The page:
PG&E was indicted on 12 criminal charges related to safety violations in its gas distribution, including an accusation that PG&E officials obstructed a federal investigation and that the utility “knowingly relied on erroneous and incomplete information” to avoid inspections that would have exposed risks that ultimately killed 8 people in a 2010 gas pipeline explosion
PG&E was discovered, through email disclosures, to be exploring how and when the Diablo Canyon Independent Peer Review Panel could be disbanded. This is the state-mandated panel tasked with providing third-party quality control of seismic risk analysis at Diablo that is quantified by the Report, which is my subject here.
Remarkably, in all the years of its operation, the facility has never gone through a formal license amendment process to deal with even the Hosgri Fault discovered in the 1970s. Instead, its possible ramifications were more or less explained away in a separate document. More significant faults have been discovered since, which speaks poorly of PG&E’s original examination of the area, and of the NRC’s supervision of that process. One should not be discovering such faults after building a plant. The potential earthquakes affecting the plant have increased with each major study. But what’s equally striking is that the shaking predicted by PG&E for these increasing threats has systematically decreased as PG&E adopted less and less conservative analytical methodologies, and they did so with NRC approval.
It is time to end this hodge-podge of licensing rationalizations. We know a great deal more about seismic issues than we did when Diablo Canyon was licensed. It’s time for the NRC to reassess the seismic standards for the plant and submit them to a formal licensing amendment process. The thing that both PG&E and NRC fear most is a public hearing in which they would have to justify what they have done. It is also what we need most to assure seismic safety, and it is what the public deserves.
In 2005, as the elected State Assemblyman representing the Central Coast and as a geophysicist, I became concerned that PG&E’s prior seismic hazard analysis in the vicinity of the Diablo Canyon Nuclear Power Plant had failed to utilize modern state-of-the-art geophysical techniques that have proven highly effective at mapping seismic faults. In 2006, I authored, the state legislature passed, and Governor Schwarzenegger signed AB1632, which directed the California Energy Commission to assess existing scientific studies to determine the potential threat of earthquakes to the future reliable operation of Diablo. After extensive review the California Energy Commission concluded that significant seismic uncertainty existed and charged PG&E with the task of acquiring new state-of-the- art geophysical data to reassess the seismic threats to Diablo. In the furtherance of AB1632 the California Public Utilities Commission provided $64M of California ratepayer funds to compensate PG&E for the Coastal California Seismic Imaging Project that resulted in the Report.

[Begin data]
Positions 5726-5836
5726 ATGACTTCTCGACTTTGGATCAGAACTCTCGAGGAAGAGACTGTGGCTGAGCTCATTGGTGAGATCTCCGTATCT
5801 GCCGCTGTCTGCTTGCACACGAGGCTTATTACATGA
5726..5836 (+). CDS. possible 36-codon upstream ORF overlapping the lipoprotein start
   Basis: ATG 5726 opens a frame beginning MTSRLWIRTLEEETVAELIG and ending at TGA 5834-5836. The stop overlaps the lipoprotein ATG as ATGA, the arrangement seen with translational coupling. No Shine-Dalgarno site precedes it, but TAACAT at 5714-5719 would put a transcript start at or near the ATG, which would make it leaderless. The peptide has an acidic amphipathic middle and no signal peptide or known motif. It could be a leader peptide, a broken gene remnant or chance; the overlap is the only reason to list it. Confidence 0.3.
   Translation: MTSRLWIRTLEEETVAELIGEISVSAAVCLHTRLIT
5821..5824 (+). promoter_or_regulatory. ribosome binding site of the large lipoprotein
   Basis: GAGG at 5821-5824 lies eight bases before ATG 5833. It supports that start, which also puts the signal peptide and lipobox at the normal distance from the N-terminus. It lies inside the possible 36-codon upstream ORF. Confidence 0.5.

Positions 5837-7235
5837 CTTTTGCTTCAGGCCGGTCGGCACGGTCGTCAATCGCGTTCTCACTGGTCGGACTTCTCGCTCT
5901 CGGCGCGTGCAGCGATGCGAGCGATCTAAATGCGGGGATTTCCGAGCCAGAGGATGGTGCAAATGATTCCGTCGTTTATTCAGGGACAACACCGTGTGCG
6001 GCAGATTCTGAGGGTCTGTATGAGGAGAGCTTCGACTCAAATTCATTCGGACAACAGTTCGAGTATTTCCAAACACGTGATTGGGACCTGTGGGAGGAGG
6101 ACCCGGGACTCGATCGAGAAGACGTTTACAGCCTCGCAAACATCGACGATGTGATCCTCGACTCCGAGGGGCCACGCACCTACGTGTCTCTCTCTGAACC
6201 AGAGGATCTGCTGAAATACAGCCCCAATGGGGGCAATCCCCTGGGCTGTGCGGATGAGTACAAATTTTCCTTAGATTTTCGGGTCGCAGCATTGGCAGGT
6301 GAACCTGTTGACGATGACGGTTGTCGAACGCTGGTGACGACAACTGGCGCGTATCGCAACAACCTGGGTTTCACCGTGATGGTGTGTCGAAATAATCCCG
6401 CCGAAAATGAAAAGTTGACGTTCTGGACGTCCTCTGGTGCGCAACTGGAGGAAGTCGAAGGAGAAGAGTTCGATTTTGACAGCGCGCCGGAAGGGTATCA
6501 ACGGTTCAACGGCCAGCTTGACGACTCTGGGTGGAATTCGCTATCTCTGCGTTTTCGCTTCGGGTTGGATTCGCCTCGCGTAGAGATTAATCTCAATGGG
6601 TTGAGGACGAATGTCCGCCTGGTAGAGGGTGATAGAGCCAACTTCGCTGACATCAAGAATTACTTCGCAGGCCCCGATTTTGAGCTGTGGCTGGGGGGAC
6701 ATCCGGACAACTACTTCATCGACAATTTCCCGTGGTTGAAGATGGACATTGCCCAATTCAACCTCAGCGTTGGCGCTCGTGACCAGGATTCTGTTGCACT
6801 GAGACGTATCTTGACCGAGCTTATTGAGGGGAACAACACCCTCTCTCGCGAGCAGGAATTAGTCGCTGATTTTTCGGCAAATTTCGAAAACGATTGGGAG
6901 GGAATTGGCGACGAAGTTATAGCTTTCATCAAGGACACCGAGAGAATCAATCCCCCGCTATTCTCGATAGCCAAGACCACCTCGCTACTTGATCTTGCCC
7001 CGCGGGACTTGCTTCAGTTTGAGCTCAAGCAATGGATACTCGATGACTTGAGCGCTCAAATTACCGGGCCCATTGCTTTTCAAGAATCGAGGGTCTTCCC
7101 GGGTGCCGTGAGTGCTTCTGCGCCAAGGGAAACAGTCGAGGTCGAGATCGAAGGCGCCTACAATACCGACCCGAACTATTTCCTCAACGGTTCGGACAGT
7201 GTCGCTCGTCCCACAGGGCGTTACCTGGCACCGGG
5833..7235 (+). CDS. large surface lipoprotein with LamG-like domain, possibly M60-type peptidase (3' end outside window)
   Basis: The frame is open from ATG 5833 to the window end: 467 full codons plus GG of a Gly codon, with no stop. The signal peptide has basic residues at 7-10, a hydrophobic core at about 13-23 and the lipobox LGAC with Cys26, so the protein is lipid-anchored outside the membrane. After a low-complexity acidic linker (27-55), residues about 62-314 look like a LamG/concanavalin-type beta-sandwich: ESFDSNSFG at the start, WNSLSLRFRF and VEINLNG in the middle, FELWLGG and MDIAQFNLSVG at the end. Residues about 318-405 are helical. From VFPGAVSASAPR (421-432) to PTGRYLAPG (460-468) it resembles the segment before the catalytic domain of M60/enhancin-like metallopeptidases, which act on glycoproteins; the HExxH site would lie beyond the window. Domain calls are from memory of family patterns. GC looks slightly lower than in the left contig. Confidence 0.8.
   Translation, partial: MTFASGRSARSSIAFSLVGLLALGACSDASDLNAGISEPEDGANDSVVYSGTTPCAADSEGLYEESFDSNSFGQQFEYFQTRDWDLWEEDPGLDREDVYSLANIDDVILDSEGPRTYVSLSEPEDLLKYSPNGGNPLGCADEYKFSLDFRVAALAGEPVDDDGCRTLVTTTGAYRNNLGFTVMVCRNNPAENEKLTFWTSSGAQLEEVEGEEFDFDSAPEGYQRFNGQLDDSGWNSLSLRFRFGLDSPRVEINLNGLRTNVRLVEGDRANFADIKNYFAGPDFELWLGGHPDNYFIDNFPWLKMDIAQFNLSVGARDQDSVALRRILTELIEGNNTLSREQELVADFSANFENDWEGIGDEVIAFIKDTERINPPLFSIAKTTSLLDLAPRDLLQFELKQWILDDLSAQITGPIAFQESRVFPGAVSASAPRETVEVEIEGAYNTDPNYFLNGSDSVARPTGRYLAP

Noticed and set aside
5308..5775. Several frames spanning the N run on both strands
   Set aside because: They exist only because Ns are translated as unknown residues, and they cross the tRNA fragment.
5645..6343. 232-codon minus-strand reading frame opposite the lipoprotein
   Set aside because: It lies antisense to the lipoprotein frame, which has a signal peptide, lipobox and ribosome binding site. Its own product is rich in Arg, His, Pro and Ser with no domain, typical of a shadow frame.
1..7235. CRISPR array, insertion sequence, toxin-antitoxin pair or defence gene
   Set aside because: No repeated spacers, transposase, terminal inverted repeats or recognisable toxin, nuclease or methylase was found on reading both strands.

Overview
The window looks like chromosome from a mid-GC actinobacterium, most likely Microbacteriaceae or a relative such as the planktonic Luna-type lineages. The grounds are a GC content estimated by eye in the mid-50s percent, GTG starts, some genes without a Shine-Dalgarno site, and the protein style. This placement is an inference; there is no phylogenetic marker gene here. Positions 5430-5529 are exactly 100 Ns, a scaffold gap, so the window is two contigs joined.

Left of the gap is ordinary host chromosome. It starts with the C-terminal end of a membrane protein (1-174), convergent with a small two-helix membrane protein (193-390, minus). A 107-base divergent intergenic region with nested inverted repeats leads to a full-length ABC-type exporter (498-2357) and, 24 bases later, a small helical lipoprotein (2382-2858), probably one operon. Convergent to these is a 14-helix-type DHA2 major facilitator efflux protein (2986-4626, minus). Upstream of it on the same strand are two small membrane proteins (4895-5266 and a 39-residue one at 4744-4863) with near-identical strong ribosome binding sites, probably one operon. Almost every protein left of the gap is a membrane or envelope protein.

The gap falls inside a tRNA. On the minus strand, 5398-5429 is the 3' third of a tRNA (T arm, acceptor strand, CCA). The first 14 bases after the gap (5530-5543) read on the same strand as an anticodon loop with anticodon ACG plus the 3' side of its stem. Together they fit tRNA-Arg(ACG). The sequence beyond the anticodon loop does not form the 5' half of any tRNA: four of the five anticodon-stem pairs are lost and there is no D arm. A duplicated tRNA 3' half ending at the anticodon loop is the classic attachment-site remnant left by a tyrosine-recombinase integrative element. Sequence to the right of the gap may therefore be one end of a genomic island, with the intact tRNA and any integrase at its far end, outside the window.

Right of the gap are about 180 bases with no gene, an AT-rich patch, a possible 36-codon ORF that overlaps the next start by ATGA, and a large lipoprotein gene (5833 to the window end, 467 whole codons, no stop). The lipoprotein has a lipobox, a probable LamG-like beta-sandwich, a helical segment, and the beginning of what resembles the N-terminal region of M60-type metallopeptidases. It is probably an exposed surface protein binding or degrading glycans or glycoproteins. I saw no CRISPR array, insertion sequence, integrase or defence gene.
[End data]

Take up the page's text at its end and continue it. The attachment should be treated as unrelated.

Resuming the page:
At the time of the bill’s passage few appreciated the potential threat that large earthquake faults posed to operating nuclear facilities. Since then the public’s awareness of the importance of the issue has increased significantly:
In 2007 the Kashiwazaki-Kariwa Nuclear Power Plant, the largest in the world, was severely damaged and shuttered due to an M6.6 earthquake 19 kilometers offshore from the facility.
In 2008 the USGS discovered a previously unknown Shoreline Fault only 600 meters from the Diablo Nuclear Power Plant and only 300 meters from the intake.
In 2011 the Fukushima Daiichi nuclear disaster resulted in the meltdown of three of the plant’s six reactors, triggering an emergency review by the NRC of US nuclear reactors and their ability to withstand shaking from earthquakes. This tragedy was caused by an earthquake and Tsunami far larger than the utility believed possible, which produced greater shaking than the plant was designed to withstand.
Two months ago, eight years after the passage of AB1632, PG&E issued its Report, which will likely be relied upon by state and federal regulators in the course of their immediately upcoming deliberations regarding PG&E’s request to extend the operating license of the Diablo through 2044-2045. My review of this Report addresses important historic, technical, and regulatory issues that are central to the final conclusion of the Report; specifically, that the facility has been shown to be safe from seismic threats.